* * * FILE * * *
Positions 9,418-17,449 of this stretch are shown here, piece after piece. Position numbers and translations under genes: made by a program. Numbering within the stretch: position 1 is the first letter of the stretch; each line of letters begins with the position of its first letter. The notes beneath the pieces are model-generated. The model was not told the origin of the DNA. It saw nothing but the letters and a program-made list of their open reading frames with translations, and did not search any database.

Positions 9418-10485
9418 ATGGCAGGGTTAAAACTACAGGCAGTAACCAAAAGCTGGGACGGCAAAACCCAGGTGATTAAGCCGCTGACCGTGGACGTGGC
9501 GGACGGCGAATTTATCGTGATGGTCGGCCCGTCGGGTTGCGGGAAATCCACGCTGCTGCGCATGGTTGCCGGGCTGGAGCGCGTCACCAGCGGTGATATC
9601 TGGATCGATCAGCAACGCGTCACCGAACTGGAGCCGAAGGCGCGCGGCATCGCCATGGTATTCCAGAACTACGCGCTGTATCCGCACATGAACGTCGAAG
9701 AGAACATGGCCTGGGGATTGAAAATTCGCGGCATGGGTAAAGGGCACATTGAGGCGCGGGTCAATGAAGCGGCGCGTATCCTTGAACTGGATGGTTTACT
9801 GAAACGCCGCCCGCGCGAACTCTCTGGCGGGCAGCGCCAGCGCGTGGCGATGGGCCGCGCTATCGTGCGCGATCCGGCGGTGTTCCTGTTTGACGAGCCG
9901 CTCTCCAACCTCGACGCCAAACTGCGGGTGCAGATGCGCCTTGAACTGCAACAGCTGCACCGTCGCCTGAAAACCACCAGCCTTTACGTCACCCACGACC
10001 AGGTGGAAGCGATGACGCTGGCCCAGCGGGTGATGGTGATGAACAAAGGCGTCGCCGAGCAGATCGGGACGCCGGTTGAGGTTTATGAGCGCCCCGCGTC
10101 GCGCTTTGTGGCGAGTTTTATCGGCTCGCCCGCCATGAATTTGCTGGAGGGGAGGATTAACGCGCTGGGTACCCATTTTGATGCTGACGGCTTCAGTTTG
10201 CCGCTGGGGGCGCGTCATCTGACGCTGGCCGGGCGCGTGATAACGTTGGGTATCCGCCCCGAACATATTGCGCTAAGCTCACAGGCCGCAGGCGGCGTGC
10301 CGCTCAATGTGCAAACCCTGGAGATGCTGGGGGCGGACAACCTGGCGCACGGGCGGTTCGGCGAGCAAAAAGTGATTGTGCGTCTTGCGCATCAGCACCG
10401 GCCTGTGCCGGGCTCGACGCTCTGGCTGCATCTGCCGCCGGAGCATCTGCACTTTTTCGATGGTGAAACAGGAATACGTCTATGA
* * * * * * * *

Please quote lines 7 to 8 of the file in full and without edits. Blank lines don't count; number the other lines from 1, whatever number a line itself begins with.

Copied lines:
9801 GAAACGCCGCCCGCGCGAACTCTCTGGCGGGCAGCGCCAGCGCGTGGCGATGGGCCGCGCTATCGTGCGCGATCCGGCGGTGTTCCTGTTTGACGAGCCG
9901 CTCTCCAACCTCGACGCCAAACTGCGGGTGCAGATGCGCCTTGAACTGCAACAGCTGCACCGTCGCCTGAAAACCACCAGCCTTTACGTCACCCACGACC